The announcement trailer for Battlefield 1 shook the gaming world like a Somme barrage. While Infinity Ward persisted with the trend of projecting future conflicts for Call of Duty: Infinite Warfare, DICE are reaching back to World War One for their forthcoming Battlefield instalment. Broadly speaking, the gaming public reacted negatively to Activision persisting with sci-fi, while lauding EA for producing an innovative twist on a familiar franchise. But is Battlefield 1 really the revolution that Internet hype has made it out to be?
Now, Battlefield 1 is a strangely non-sequential choice of title for the series’ fourth outing on current-gen consoles. Of course, the intention here was doubtless to invoke the game’s World War One setting – awkward, but fair enough. Another reason may be a sly nod to the Battlefield franchise’s heritage. In a sense, the first game in the series was set during World War One – the engine powering Codename Eagle, a WW1 shooter by Refraction Games released in 1999, was later used in Battlefield 1942 and Battlefield Vietnam after DICE acquired Refraction.
The Battlefield 1 announcement comes at a time when World War One has crawled out of its muddy trench of relative obscurity, and featured in some reasonably high-profile titles – Valiant Hearts: The Great War, Verdun, and a lengthy cameo in Assassin’s Creed Syndicate . Its current growth in thematic popularity, however mild, may be linked in part to the war’s centenary, and high-profile public events commemorating the devastating conflict. Yet there may also be a cyclical element to horses replacing quad bikes in the latest Battlefield outing.
In the 90s, my brother and I spent much of our formative gaming time with World War One-themed flight simulators like Red Baron, Knights of the Sky, and the processor-intensive Flying Corps. These games were both popular and commercially successful (though to be fair, this was when flight sims in general were very much in vogue). Now, that’s not to say that World War One has completely fallen out of favour since its flight sim heyday – it’s always been around, but more in the form of low-profile strategy titles, or as a result of the mod community’s efforts. Fast-forward to 2016, and suddenly it’s a bankable conflict for Ubisoft and EA.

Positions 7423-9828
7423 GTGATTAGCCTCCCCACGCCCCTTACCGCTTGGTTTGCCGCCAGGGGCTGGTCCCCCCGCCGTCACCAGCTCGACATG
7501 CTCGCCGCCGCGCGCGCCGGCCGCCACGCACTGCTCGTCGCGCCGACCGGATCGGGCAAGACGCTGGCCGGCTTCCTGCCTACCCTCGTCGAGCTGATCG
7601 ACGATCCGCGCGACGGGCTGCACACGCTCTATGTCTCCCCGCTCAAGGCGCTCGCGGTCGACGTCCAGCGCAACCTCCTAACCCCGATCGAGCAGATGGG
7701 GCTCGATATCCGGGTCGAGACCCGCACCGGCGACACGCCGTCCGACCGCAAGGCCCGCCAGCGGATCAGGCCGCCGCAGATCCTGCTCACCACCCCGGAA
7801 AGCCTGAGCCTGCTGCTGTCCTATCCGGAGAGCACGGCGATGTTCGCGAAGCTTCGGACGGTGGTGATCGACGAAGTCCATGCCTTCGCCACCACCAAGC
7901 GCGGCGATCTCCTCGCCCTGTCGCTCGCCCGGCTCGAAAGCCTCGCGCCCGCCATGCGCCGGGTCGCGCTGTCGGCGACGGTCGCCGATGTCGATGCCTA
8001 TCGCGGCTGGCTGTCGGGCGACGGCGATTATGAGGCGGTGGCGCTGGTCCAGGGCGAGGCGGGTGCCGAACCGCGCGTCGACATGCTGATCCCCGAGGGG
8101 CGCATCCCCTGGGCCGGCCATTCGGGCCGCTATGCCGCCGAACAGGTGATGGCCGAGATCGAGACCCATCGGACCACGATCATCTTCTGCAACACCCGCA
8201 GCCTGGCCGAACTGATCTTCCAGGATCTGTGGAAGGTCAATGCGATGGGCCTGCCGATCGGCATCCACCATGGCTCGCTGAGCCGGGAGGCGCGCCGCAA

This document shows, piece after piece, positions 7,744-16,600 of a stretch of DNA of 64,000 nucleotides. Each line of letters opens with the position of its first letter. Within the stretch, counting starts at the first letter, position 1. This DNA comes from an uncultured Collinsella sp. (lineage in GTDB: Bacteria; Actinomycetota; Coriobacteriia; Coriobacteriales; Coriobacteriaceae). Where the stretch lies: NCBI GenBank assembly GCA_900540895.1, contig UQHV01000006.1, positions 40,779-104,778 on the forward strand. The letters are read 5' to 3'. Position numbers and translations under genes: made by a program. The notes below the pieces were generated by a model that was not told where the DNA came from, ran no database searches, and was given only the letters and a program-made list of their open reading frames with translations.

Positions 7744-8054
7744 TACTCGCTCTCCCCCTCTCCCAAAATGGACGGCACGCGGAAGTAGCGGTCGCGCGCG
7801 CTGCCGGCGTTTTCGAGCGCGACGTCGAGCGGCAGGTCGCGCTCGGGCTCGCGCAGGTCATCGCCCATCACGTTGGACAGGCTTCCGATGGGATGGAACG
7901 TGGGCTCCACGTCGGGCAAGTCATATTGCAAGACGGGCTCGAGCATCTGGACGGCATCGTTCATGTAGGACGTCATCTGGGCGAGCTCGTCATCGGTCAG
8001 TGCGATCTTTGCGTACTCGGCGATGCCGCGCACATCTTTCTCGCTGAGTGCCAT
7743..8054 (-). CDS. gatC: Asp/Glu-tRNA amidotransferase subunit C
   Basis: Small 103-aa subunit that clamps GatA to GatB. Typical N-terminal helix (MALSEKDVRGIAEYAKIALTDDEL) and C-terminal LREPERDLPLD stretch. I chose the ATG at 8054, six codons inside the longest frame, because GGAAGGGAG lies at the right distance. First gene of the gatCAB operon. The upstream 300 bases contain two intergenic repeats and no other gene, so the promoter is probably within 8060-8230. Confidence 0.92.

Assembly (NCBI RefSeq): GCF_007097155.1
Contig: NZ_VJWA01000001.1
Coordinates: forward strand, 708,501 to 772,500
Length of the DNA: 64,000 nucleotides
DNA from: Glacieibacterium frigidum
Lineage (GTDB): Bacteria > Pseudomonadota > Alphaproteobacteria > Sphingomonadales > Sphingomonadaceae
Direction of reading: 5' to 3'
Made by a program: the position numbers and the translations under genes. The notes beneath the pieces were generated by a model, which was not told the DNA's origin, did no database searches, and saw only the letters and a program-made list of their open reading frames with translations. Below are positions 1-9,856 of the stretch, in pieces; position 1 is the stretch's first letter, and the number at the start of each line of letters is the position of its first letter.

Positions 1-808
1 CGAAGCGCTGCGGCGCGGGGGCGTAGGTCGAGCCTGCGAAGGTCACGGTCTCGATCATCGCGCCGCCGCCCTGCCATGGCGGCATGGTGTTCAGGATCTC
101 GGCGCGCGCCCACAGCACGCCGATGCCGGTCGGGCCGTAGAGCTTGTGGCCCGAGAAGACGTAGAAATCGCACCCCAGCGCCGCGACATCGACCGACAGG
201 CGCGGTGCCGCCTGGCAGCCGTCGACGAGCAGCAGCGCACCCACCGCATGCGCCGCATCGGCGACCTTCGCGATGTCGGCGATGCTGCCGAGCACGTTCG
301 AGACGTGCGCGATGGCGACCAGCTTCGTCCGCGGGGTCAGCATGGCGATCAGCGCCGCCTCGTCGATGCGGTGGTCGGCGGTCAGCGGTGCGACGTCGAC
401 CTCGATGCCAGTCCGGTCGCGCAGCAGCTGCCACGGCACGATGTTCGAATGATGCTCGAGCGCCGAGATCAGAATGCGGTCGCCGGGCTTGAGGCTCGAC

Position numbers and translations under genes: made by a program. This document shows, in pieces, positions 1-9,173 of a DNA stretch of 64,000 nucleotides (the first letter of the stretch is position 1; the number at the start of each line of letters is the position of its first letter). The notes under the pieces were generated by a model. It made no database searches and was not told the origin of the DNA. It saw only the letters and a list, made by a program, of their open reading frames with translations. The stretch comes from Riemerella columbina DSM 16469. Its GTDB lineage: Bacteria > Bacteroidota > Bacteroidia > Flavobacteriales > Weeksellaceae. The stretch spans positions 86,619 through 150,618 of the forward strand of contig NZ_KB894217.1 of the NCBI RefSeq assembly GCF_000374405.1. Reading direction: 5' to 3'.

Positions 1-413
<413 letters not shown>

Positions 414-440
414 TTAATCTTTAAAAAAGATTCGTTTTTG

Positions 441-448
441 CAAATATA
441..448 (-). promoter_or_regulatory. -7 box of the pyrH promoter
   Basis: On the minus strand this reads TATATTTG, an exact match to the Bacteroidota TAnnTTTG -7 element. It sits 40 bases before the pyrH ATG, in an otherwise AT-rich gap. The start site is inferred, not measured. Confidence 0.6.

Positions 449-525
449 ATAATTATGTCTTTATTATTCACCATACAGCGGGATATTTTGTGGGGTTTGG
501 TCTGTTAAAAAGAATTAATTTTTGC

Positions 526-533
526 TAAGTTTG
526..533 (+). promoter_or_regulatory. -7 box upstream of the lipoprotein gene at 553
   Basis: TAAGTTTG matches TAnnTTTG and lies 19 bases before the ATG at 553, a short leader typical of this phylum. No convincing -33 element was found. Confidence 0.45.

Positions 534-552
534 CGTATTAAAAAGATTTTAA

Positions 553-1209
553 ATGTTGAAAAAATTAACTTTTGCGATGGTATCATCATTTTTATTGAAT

The ebb and flow of a war’s popularity is an industry inevitably, it seems, as we embrace (then grow tired of) its historical peculiarities. For a time, World War Two was everybody’s darling, dominating the better part of a decade with a solid startling lineup of Battlefield 1942, Medal of Honor: Allied Assault and, of course, the original Call of Duty. Now it lurks on the periphery, loved by only the most dedicated and hardcore in Red Orchestra. The Vietnam War was kind of cool for awhile, too, and although Battlefield 2 started playing with 21st century hardware in 2005, the big historical shift came with Call of Duty: Modern Warfare two years later. Suddenly we became totally fascinated with the capabilities of contemporary weaponry, and what its near-future cousins might look like.
That infatuation had truly begun to sour, however, with Battlefield: Hardline – though this was more a result of its poorly-timed glib portrayal of police militarization, rather than its modern setting alone. Even so, we have apparently grown tired of overloading our Picatinny rails with scopes and foregrips and laser sights – call it ACOG fatigue, if you will (admittedly The Division, armed with a pedantic modern arsenal, continues stumbling from strength to strength, while Overwatch revels in an eclectic range of retro-futuristic weaponry). Even so, we can probably expect a variation on this theme for Battlefield 1 – upgrading a Lee-Enfield Mk III rifle with some kind of obscure, prototype optical sight that DICE spent hours researching, for example.
So is Battlefield 1 really going to be a breath of fresh air for The Big Two FPS war games? Or just a case of Malibu Stacy wearing a new helmet? And looking (perhaps ironically) to the future, what happens when World War One has served its term as a game setting? Do EA and Activision keep going backwards through time, reaching deep into pre-history as Far Cry: Primal has done, even going as far back as Call of Duty: Trilobytes? Or does the chronological loop repeat, with Japs and Nazis once again falling into our sights? These questions, no doubt, will be answered in large part by each franchise’s sales figures later this year.